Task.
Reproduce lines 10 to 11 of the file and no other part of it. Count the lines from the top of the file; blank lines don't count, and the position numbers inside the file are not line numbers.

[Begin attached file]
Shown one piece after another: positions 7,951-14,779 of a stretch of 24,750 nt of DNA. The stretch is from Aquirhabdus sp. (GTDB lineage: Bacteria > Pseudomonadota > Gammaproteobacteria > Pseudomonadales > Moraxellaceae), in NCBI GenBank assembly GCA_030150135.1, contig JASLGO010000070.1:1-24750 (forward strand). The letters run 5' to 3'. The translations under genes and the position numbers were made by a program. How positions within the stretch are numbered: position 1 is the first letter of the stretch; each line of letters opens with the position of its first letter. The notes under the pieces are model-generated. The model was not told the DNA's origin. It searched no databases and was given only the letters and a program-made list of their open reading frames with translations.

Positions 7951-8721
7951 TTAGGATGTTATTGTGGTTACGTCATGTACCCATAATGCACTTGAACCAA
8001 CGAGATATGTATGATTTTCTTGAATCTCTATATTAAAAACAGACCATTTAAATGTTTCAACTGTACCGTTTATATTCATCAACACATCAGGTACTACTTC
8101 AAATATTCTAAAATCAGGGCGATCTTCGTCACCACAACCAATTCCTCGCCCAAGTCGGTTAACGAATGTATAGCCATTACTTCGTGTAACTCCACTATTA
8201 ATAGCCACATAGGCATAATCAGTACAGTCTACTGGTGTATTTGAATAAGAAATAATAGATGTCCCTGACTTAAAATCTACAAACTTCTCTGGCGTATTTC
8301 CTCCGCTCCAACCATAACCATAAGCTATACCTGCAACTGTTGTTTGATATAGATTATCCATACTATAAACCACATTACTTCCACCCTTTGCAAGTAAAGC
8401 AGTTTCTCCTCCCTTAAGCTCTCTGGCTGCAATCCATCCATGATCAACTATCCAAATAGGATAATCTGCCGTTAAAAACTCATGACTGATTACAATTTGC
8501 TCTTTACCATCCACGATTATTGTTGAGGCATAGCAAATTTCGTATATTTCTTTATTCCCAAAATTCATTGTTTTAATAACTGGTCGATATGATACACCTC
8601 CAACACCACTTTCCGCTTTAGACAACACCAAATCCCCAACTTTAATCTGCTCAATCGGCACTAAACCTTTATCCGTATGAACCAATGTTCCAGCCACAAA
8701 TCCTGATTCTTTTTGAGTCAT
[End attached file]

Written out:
8601 CAACACCACTTTCCGCTTTAGACAACACCAAATCCCCAACTTTAATCTGCTCAATCGGCACTAAACCTTTATCCGTATGAACCAATGTTCCAGCCACAAA
8701 TCCTGATTCTTTTTGAGTCAT